Is a move against ISIS or its affiliates in Afghanistan also a move against the Taliban?
Absolutely! Mid-April is usually when the Taliban launch what they call their spring offensive. They do this every single year. When the weather gets warmer, the fighting across Afghanistan intensifies, and usually that means you're gonna see some big attack. In Kabul—in one of the urban centers, that's usually where you see some opening salvo in the year's spring offensive. [So] any action the US takes in Afghanistan, even if it's technically against another group like the Islamic State, it's also sending a very clear signal to the Taliban that we're still in the fight, and we're in it to win.
And would you guess that this will turn out to be a successful strategy?
I think this is an example of a tactical victory, but it's not going to by any means blunt the intensity of the war. You have the full fury of the world's most powerful military in that country for a decade and a half, and that has not ultimately extinguished the insurgency, so at the end of the day, this war is not going to be won through military means. All the sides know that. At the end of the day, the war ultimately will be won through politics. It's going to be a negotiated settlement, where the Taliban and the Afghan government, and all the parties involved are going to have to talk things out. That's the way it's going to end. And right now, the war is essentially in a stalemate.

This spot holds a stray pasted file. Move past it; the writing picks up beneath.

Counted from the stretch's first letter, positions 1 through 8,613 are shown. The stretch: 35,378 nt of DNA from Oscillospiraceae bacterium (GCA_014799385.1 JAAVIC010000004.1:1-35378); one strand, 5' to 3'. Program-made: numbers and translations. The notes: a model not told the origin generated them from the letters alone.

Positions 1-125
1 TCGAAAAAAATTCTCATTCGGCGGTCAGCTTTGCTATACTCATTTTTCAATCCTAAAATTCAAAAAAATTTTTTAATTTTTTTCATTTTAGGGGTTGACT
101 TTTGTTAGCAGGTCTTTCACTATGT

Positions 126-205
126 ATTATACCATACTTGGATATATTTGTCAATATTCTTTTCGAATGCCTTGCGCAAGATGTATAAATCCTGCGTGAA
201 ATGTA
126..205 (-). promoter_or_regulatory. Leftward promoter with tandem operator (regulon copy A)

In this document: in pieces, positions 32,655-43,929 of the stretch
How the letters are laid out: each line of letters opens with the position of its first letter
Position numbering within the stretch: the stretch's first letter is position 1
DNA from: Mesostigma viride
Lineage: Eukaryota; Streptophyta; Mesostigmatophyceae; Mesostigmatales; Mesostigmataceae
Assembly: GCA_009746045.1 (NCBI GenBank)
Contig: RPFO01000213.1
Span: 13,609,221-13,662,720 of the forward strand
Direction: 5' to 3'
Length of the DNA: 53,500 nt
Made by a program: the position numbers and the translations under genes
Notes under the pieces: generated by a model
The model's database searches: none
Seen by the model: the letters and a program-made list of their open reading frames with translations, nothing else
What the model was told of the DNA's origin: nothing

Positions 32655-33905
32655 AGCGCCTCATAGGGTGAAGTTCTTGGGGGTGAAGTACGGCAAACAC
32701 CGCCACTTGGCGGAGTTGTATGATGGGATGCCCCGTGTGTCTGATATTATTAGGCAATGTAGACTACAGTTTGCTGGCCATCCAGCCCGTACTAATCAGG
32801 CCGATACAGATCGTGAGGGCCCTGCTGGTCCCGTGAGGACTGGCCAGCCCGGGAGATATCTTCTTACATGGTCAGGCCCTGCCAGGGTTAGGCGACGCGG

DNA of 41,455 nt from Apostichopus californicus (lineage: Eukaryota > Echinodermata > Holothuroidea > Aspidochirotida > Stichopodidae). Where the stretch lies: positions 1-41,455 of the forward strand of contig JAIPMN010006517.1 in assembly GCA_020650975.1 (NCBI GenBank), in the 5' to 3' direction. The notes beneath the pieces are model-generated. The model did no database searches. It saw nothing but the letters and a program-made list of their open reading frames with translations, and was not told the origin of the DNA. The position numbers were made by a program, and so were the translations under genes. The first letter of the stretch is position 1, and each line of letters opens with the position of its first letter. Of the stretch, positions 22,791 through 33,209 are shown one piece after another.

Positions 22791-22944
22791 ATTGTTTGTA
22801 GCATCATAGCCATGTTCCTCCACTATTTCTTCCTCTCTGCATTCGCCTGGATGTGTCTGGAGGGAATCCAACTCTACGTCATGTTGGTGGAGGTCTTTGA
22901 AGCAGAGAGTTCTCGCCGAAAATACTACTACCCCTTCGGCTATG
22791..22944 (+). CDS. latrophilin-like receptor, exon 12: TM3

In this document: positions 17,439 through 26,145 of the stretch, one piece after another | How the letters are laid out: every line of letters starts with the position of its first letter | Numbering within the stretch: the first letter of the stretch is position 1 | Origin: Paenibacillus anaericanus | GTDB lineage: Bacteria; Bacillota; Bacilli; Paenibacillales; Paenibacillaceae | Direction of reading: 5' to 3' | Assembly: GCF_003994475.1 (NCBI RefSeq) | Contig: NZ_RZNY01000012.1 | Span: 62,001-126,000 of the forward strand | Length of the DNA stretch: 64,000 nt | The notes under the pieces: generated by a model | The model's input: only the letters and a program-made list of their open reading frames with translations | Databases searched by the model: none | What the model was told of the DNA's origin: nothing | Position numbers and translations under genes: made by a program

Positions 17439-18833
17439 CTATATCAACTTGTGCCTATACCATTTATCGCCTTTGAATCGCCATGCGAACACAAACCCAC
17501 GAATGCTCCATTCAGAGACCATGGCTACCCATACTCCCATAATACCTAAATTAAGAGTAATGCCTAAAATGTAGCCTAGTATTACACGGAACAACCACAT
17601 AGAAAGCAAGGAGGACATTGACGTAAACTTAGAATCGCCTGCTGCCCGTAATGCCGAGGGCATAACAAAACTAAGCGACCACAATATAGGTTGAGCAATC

This conversation has been edited and condensed for clarity.